In that moment, Pope Francis did a most remarkable thing. You can watch the video on YouTube. There is no audio of what was said between the Pope and the survivors, but afer being introduced to each one, Pope Francis leaned over and in a remarkable gesture of respect and humility, kissed the survivor’s hand.

Rocco Palmo, a long time observer and reporter covering the Vatican, calls the Pope’s action, " unprecedented act of homage...from the Bishop of Rome."

I continue to be absolutely astonished and amazed by the actions of the current pope. He has a genius for the gesture which opens doors and breaks down barriers, often in very risky places.

Such gestures offer hope. They remind us of basic principles of respect for each other, even those who have hurt us.

The future will be worth watching. Pope Francis invited Palestinian President Mahmoud Abbas and his Israeli counterpart, Shimon Peres to Rome for prayer together. That is scheduled to happen in early June.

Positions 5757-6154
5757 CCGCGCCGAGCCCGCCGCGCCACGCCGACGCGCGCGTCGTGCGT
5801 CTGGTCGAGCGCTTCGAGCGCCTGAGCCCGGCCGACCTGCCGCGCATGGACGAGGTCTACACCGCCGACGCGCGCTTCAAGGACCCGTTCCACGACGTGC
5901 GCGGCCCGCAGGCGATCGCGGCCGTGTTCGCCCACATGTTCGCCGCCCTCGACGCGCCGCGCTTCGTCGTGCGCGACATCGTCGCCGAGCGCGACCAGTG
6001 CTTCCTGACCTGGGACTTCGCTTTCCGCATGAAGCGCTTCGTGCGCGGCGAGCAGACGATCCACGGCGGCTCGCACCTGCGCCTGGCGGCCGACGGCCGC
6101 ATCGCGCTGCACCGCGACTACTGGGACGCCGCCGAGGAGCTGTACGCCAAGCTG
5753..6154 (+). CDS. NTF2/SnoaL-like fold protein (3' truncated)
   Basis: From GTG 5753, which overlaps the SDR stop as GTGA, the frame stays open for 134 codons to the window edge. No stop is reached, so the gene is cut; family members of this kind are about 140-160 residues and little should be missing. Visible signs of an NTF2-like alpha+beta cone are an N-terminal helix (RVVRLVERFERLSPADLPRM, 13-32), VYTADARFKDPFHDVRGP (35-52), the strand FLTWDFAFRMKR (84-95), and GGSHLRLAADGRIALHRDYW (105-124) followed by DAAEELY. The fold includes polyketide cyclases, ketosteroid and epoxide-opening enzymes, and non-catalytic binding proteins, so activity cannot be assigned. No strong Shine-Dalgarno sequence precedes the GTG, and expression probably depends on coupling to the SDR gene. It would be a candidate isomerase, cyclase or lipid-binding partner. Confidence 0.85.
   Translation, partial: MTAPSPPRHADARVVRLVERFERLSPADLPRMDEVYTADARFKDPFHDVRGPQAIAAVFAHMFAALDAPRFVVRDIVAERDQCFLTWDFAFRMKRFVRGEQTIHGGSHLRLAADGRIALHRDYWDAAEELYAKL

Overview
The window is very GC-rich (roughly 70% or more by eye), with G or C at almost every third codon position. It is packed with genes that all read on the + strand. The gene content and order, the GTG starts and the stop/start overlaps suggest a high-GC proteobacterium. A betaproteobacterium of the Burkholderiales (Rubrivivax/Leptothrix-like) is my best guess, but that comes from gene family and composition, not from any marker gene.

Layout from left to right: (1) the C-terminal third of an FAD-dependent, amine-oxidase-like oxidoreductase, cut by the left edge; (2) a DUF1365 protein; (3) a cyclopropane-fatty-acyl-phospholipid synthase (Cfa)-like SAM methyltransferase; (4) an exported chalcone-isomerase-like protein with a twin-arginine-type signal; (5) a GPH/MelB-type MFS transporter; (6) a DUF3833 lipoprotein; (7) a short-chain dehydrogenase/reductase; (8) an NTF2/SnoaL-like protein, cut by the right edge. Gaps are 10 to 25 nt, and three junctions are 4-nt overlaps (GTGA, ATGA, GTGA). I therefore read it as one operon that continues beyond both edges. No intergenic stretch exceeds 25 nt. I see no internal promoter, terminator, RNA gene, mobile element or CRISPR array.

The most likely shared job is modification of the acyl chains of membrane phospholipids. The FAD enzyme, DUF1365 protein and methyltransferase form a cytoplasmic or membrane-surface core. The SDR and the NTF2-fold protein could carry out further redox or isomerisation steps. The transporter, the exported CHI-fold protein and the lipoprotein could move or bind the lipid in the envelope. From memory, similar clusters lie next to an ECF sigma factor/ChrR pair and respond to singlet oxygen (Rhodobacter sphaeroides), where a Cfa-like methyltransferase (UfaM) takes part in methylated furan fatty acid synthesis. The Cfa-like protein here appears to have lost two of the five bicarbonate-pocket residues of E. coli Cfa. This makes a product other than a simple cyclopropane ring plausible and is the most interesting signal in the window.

In another important gesture, Pope Francis embraced two of his closest friends, Rabbi Abraham Skorka and Argentine Muslim friend Omar Abboud at the Wailing Wall, just below the Dome of the Rock. That three friends from three of the world’s faiths could embrace in a place which is holy to all is a sign of genuine hope.

Pope Francis has shown that he is the master of the simple gesture of service. He has challenges ahead, to be sure. He will meets with survivors of priestly sexual abuse in the very near future. One wonders how he will show respect and humility in that situation.

Whatever Pope Francis says or does, I expect to be surprised. And I look forward to seeing his next gesture of service and respect for others. It’s something we all need to think about and do likewise.

Rev. David Shearman is the minister of Central Westside United Church, Owen Sound and host of Faithworks on Rogers TV - Grey County